Carcinoid crisis[edit]

Carcinoid crisis is an extreme exacerbation of the carcinoid syndrome. This results from excessive release of amines by the neuroendocrine tumors. It is largely a result of stressful procedures such as anesthesia, surgery, or radiation treatment. Symptoms of carcinoid crisis include flushing, hypotension, arrhythmia and bronchospasm.[2][9]

Carcinoid heart disease[edit]

Carcinoid heart disease is the result of valvular damage related to the vasoactive substances released by the neuroendocrine tumor reaching the right side of the heart.[5] This mainly affects the right side of the heart unless there is anomalous circulation (i.e. patent foramen ovale) because the lungs will metabolize the substances released by the tumor similar to how the liver will.[5] After initial tissue injury around the valves, plaque will develop and fibrosis will occur, possibly mediated by excess serotonin.[5]


With a certain degree of clinical suspicion, the most useful initial test is the 24-hour urine levels of 5-HIAA (5-hydroxyindoleacetic acid), the end product of serotonin metabolism. Chromogramin A, a glycoprotein released by neuroendocrine tumors, can be used to detect non-secreting tumors.[1][10]


Imaging studies should be largely focused on the abdomen and pelvis because the neuroendocrine tumors causing the carcinoid syndrome largely arise in the gut.[10] CT and MRI that utilize radioactive somatostatin analogues such as indium-111 pentetreotide are used to localize the tumor.[10] PET scan can also be used to find the primary tumor site.[7] Bronchoscopy with biopsy can performed if there is evidence of a pulmonary tumor.[1] For patients with serotonin elevated 5x the upper limit of normal or more, an echocardiogram is recommended for evaluation of carcinoid heart disease.[1]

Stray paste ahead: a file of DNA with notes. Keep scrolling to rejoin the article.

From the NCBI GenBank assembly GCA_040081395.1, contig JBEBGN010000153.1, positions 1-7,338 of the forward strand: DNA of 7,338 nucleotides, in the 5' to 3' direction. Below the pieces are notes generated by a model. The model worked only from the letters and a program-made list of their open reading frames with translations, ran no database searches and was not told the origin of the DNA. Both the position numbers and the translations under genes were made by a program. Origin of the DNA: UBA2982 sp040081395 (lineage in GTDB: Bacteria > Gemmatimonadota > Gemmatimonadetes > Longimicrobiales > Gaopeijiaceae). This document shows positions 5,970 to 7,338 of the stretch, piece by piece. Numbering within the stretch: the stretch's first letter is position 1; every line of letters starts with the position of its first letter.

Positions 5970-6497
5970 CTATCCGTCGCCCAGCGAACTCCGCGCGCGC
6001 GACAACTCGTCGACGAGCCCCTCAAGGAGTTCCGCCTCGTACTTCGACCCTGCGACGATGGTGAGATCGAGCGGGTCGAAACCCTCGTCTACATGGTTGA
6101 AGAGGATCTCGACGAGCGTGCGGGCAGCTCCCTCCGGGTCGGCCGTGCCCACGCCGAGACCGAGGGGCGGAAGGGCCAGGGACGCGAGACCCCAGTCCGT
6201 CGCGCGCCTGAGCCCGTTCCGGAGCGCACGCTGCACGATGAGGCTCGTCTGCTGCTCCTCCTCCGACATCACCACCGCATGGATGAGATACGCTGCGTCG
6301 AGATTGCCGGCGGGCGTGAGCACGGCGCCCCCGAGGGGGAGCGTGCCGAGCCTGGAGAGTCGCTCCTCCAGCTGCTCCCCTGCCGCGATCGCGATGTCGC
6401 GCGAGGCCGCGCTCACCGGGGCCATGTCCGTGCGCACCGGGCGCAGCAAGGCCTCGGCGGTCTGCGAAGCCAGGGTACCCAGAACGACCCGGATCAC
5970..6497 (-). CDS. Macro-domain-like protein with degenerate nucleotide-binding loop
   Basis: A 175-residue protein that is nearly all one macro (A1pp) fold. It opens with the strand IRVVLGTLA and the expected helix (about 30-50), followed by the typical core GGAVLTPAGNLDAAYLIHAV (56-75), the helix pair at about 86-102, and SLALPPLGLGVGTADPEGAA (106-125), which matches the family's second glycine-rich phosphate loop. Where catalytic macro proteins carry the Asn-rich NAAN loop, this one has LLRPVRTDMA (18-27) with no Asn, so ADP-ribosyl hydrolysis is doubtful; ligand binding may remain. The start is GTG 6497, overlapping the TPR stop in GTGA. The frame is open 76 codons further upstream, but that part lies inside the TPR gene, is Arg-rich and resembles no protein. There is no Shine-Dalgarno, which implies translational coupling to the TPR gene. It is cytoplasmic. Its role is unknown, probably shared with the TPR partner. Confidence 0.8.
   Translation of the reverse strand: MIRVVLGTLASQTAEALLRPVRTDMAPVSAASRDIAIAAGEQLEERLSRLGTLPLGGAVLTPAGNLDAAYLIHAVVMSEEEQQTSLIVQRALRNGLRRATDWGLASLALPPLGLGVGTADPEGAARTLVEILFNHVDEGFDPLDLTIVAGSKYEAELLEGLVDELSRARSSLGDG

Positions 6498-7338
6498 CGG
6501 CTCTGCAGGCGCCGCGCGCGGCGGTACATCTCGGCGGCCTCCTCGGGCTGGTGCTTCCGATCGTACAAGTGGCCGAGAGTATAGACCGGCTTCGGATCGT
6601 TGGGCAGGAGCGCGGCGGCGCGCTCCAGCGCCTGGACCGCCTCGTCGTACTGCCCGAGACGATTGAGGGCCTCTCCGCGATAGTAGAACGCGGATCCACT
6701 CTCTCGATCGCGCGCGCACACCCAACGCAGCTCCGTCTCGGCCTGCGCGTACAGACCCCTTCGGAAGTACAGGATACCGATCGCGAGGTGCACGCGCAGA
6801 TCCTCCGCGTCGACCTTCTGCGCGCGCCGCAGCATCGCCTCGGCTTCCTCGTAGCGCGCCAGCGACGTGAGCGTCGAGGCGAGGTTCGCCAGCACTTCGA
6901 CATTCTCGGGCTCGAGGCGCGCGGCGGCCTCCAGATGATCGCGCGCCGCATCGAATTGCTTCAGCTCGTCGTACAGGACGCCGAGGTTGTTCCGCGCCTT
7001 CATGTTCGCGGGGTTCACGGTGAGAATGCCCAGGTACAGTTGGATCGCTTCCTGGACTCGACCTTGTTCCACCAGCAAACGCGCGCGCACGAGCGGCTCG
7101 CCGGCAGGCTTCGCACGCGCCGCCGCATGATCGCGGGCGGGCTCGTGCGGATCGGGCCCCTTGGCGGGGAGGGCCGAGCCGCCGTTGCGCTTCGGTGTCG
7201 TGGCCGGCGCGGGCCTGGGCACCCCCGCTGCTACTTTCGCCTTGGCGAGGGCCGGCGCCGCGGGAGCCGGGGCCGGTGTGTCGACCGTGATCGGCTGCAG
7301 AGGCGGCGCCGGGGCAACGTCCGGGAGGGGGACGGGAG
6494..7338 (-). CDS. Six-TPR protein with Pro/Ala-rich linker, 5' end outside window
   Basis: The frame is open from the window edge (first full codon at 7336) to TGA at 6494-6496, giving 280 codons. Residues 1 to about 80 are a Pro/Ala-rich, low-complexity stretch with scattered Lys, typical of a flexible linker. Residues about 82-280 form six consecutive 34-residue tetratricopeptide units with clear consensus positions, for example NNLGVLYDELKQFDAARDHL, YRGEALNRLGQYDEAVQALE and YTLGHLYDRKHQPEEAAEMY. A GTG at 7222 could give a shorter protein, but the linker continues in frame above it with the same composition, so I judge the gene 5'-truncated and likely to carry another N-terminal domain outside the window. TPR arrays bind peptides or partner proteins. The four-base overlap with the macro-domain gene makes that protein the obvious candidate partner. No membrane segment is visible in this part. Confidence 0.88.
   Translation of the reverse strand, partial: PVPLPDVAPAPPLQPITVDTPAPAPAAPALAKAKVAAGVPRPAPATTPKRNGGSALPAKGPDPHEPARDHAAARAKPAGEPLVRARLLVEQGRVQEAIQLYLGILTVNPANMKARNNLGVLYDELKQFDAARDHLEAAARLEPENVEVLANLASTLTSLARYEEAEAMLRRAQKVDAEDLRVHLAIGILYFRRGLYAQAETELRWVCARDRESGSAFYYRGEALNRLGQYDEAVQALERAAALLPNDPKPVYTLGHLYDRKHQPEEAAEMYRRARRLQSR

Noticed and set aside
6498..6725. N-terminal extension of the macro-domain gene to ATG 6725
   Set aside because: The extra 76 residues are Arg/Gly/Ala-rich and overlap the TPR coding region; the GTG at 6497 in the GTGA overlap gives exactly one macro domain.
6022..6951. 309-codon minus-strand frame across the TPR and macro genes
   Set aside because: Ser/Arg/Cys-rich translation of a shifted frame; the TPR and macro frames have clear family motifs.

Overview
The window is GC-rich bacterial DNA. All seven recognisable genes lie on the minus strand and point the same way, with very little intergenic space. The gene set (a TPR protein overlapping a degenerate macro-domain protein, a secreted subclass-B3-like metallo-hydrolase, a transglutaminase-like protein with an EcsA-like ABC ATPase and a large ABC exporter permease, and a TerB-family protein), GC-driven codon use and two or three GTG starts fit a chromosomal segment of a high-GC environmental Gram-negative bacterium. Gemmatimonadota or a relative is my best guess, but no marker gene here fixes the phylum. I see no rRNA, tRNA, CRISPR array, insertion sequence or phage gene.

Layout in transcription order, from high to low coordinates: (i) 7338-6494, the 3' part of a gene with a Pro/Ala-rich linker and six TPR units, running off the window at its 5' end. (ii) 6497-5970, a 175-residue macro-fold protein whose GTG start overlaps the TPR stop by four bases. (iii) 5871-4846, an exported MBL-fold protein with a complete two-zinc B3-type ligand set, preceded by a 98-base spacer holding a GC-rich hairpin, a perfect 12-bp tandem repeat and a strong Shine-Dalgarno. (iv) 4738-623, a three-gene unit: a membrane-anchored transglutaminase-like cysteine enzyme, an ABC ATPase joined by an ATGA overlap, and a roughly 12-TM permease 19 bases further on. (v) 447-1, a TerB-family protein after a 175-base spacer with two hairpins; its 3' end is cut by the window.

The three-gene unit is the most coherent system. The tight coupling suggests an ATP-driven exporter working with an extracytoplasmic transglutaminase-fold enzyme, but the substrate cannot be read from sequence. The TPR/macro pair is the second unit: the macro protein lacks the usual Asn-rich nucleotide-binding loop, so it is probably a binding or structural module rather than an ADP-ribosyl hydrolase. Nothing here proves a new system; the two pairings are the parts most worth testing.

Differential diagnosis[edit]

Other conditions similar to the carcinoid syndrome that should be considered include:[1]


Treatment of the carcinoid syndrome is focused on controlling the proliferation of the primary tumor and symptomatic control of the symptoms with somatostatin analogues octreotide or lanreotide.[2][1][11] These analogues can help control the growth of the tumor itself and the associated symptoms of the carcinoid syndrome.[11] In patients whose symptoms are refractory to initial doses, increasing the dose or switching to another analogue pasireotide may be effective.[11] In patients who continue to be refractory, mTOR inhibitors such as everolimus.[11] The TPH inhibitor telotristat ethyl may be useful in controlling diarrhea associated with the carcinoid syndrome.

[11] Peptide directed radiotherapy (PRRT) is another alternative treatment for patients who failed somatostain analogue therapy.[11] This method uses radioactive somatostatin analogues such as 177Lu-Dotatate or 90Y-Edotreotide to target tumors directly.[11] These therapies are effective for metastatic disease but studies have been limited to about 6-month time periods.[11]

Cytoreductive surgery performed chemically with 131metaiodobenzylguanidine (131I-MIBG) may also control symptoms starting around 6–15 months post procedure and lasting as long as 39 months.[11] There are also procedures that target the liver directly such as radiofrequency ablation or radioembolization that deliver targeted therapy directly to the liver through special catheters.[11] This is especially useful for patients with liver metastases.[11][2][7]

Carcinoid heart disease[edit]

The most important aspect of treating carcinoid heart disease is detecting its presence with echocardiography, likely with color doppler.[11] Treatment consists of the same treatment as patients with heart failure with definitive treatment being surgical valve repair or replacement.[11]


Disease progression is difficult to ascertain because the disease can metastasize anywhere in the body and can be too small to identify with any current technology. Markers of the condition such as chromogranin-A are imperfect indicators of disease progression.[12]